When teacher Joyce Walters developed vocal nodules and lost her voice, her bosses shrugged and said it ‘was an occupational hazard for all teachers’. Joyce has now won a six figure settlement, but she’s speaking out because she’d much rather have the use of her voice and the job she loved.
Special report, November 2010
This winter there will be no seasonal cheer from some workers - their voices won't be up to it. Predictions of particularly harsh weather - and with it low humidity, dry, heated rooms, colds and infections - could usher in a silent blight. Occupational voice loss could affect record numbers of UK workers. A new Hazards report includes checklists on recognising and tackling the causes of this emerging workplace ill-health epidemic. Read the special online report, November 2004 • Work Hoarse, Hazards 88 October-December 2004 [pdf]
Overwork your voice - shouting over the racket of a noisy class or taking call after call after call on the switchboard - and that might be the last you hear of it.
Hazards 56, July-September 1996
TUC Worksmart guide to occupational voice loss
NUT health and safety briefing: Keep the noise down [pdf]
Noise hazards in schools – hazards and solutions. New Jersey Educational Association (NJEA), USA, March 2009 [pdf]
Resource list on classroom acoustics. National Clearinghouse for Educational Facilities, National Institute of Building Sciences, USA.
Britain: Call centre workers suffer voice problems
One in four call centre workers suffer voice problems because managers are failing to properly protect their health, a study has found. Researchers commissioned by the Institution of Occupational Safety and Health (IOSH) found around one in 10 call handlers had been diagnosed with a voice problem, while the same proportion said their work was now suffering because of the stress placed on their vocal cords.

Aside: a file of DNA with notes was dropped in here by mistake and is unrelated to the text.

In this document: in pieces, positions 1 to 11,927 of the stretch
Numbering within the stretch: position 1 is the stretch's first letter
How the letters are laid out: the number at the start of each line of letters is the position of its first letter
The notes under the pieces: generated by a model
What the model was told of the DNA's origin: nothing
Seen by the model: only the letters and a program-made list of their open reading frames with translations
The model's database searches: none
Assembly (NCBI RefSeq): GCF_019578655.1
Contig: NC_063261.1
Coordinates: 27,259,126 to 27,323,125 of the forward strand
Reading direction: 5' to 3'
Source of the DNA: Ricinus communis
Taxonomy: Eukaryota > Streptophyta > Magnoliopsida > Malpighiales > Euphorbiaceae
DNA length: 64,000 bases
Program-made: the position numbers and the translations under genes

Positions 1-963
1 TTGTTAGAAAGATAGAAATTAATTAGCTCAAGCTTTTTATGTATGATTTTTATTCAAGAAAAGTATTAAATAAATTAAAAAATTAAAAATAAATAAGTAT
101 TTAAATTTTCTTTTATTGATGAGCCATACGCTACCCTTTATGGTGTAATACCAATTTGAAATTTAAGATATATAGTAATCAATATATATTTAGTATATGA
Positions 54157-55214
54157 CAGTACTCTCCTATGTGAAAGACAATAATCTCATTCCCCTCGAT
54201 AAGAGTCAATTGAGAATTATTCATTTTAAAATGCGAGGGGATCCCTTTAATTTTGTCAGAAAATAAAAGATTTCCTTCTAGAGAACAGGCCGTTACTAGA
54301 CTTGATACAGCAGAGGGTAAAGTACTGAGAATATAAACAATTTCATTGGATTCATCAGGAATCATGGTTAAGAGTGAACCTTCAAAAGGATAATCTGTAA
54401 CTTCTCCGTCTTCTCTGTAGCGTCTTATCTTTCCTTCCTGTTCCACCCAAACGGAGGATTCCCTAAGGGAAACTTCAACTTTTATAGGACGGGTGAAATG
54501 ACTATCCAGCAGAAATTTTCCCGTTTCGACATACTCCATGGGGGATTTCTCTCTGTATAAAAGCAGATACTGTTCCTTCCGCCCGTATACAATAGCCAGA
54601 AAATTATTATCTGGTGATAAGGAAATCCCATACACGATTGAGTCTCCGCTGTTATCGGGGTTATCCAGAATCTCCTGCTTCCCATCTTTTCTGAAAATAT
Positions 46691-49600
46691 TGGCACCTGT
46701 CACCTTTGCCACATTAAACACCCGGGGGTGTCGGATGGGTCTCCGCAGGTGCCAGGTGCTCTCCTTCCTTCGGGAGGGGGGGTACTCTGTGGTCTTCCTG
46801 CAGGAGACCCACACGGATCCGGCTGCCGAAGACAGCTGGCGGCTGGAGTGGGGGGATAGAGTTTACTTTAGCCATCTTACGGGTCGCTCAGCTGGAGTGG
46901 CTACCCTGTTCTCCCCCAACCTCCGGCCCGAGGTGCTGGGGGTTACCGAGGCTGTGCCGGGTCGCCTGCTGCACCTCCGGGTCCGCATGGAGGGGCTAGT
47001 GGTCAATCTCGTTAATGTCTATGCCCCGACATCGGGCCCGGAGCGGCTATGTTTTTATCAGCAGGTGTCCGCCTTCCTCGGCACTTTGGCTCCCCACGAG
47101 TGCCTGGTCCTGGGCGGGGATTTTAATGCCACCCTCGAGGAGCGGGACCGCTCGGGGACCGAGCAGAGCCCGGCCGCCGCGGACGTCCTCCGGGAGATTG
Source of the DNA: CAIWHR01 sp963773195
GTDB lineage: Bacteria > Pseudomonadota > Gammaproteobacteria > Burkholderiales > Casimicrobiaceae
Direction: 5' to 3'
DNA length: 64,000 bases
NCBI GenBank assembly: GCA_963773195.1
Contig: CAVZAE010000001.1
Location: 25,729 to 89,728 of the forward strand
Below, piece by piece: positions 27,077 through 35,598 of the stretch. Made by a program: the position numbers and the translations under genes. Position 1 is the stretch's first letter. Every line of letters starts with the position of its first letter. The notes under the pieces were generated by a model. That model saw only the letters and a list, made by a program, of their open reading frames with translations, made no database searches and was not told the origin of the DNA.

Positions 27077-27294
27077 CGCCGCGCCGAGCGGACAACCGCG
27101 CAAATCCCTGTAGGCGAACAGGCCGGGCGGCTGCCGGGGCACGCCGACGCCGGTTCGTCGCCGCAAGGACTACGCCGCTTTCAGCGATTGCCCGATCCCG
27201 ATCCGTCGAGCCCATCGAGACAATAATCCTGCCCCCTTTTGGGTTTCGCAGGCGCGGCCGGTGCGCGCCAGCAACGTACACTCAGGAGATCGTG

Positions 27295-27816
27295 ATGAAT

IOSH news release • Working voices: An epidemiological study of occupational voice demands and their impact on the call centre industry, IOSH, 2012 [pdf] • Hazards voice loss webpages • Risks 552 • 21 April 2012
Britain: Teacher gets record voice loss payout
An adult education teacher has received a six figure payout for occupational voice loss, after management tried to dismiss her concerns as ‘an occupational hazard for all teachers’. Joyce Walters, 50, said she was speaking out because she doesn’t want others to go through the same “devastating” experiences.
Voice lessons, Hazards special report, November 2010. Hazards voice loss webpages. Irwin Mitchell Solicitors news release • Risks 481 • 6 November 2010
Britain: Teachers use voice-saving headsets
Thousands of teachers are using pop star-style headsets in lessons to help protect their voices. The equipment, linked to speakers around the classroom, not only prevents hoarseness but is said to help pupils to hear better and learn more.
Daily Mail • Voice Care Network UK • Hazards voice loss webpages • Risks 430 • 31 October 2009
Korea: Most teachers suffer from occupational illnesses